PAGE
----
As a university instructor for the last 10 years, I have seen more first-time freshmen begin their college career having already suffered severe ankle sprains, back injuries, stress fractures, knee surgeries, and chronic overuse injuries. At the same, time these dancers are amazing performers, but their careers are being cut short due to the number and severity of early injuries. Duct tape and super glue can keep a dancer performing for only so long before their body begins to revolt. Even a small dose of dancer wellness education can go a long way in not only preventing injuries but maximizing the performance of these dancers.
In Part I of this discussion I would like to propose some ways that dancers and studio teachers can instill awareness of dancer wellness into their programs.
1. Encourage cross training activities – Every athlete in the world uses cross training methods to help maximize performance. Dancers tend to be paranoid that they will build bulk or think it is more important to take an extra technique class before choosing a cross training activity. However, the reality is that cross training helps to balance muscle strength and flexibility and can promote cardiovascular fitness. Great options are Pilates, Gyrotonics, swimming, and elliptical equipment. This column has previously discussed the importance of outside conditioning for dancers, so you’re already aware of how important that is.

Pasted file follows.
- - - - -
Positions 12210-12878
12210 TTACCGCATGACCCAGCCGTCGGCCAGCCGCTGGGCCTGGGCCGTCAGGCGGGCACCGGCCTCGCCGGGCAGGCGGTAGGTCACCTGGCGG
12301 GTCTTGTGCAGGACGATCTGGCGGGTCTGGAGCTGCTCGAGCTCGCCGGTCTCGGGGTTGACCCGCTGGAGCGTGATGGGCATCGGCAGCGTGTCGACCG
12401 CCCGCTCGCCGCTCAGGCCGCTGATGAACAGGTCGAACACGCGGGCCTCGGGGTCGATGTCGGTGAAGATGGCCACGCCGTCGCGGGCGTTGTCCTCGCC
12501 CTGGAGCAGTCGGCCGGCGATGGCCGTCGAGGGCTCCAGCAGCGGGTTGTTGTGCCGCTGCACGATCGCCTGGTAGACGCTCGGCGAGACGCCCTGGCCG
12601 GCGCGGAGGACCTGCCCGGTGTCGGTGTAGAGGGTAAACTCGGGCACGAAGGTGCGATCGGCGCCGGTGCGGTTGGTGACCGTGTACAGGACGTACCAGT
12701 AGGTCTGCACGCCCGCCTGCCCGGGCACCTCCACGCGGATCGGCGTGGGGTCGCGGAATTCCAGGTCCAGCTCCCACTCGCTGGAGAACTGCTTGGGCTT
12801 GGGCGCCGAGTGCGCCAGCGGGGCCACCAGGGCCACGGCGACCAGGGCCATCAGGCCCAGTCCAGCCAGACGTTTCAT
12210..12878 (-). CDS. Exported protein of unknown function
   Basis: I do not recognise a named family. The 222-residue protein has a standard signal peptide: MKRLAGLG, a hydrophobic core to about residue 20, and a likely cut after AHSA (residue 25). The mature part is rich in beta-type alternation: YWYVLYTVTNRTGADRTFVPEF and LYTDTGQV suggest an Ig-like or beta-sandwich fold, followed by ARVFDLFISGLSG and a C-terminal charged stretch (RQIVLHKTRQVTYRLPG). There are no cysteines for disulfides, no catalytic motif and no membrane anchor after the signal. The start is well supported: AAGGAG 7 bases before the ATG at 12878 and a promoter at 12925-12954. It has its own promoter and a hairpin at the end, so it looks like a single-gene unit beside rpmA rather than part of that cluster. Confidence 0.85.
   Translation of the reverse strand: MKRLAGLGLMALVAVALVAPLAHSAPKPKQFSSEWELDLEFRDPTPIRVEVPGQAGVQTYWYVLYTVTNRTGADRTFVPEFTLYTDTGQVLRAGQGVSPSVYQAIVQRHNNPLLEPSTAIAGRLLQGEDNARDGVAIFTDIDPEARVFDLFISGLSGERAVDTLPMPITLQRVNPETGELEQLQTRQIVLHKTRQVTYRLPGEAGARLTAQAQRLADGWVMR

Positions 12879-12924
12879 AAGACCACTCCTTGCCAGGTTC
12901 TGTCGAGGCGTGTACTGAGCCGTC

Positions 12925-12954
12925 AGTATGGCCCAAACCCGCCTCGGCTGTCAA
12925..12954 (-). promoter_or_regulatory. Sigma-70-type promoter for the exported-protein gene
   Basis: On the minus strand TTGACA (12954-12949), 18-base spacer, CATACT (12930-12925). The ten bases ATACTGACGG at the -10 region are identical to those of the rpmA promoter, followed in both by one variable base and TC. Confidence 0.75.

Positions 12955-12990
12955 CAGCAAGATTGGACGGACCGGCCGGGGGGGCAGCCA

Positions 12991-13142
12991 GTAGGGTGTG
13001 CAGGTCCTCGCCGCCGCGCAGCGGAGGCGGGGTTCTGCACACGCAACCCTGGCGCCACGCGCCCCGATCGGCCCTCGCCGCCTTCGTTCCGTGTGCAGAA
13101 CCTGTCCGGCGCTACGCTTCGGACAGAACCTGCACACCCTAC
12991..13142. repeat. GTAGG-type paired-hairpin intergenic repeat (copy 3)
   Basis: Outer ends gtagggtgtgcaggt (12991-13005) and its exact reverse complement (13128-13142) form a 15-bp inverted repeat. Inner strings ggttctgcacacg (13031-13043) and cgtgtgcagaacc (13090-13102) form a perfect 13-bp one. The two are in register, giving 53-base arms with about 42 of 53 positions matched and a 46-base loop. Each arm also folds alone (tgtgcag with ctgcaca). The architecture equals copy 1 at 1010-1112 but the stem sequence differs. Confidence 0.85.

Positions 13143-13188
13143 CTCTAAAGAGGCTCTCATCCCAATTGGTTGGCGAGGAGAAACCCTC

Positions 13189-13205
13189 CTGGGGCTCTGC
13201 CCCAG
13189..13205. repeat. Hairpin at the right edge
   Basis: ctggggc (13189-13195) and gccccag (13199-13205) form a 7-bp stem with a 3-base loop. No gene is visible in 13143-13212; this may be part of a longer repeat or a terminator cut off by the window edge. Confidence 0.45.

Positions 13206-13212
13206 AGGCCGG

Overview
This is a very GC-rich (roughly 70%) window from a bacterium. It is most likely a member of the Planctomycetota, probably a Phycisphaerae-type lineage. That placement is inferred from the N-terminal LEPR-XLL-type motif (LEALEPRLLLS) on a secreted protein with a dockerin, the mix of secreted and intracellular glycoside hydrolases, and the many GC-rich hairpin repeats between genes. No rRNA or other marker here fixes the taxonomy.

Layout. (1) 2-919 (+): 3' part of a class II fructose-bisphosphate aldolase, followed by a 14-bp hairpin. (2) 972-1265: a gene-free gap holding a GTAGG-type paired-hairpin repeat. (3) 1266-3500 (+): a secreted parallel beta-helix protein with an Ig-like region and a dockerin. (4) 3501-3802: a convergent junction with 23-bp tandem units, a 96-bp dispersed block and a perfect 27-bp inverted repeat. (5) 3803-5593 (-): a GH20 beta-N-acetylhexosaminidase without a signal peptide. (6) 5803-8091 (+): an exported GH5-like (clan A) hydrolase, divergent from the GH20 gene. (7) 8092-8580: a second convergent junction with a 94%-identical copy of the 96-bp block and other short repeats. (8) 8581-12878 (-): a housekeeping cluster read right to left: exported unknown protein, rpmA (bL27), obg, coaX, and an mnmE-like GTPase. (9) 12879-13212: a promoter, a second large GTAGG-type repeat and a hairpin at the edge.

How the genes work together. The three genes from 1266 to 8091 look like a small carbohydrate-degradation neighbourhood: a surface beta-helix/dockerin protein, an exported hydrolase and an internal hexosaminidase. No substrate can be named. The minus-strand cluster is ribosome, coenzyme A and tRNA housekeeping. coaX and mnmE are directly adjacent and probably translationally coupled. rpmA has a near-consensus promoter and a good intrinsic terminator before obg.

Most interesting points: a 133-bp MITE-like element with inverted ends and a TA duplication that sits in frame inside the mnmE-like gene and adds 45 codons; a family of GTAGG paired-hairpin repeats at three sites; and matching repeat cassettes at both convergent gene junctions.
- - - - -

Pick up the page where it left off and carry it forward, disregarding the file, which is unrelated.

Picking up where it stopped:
2. Network with medical professionals that have a background in performing arts medicine – This may be easier said than done. Connecting with a medical doctor, physical therapist, athletic trainer, massage therapist, nutritionist, psychologist, chiropractor, and alternative providers such as Feldenkrais, Franklin Method, Craniosacral therapy can go a long way in helping you to dance longer and stronger. It’s important to understand that there is no “one therapy fits all” and having options of professionals with whom to work will benefit you the most.
3. Ensure that dancers receive proper warm-up prior to dance competitions – Young dancers think they are invincible and are easily distracted by the excitement of competition. Are you guilty of being told to warm up and decide the best option is dropping down on the floor in the splits, bouncing in the butterfly stretch, bending over to touch your toes, standing up to do 5 jumps in place and telling your choreographer you are ready? Not!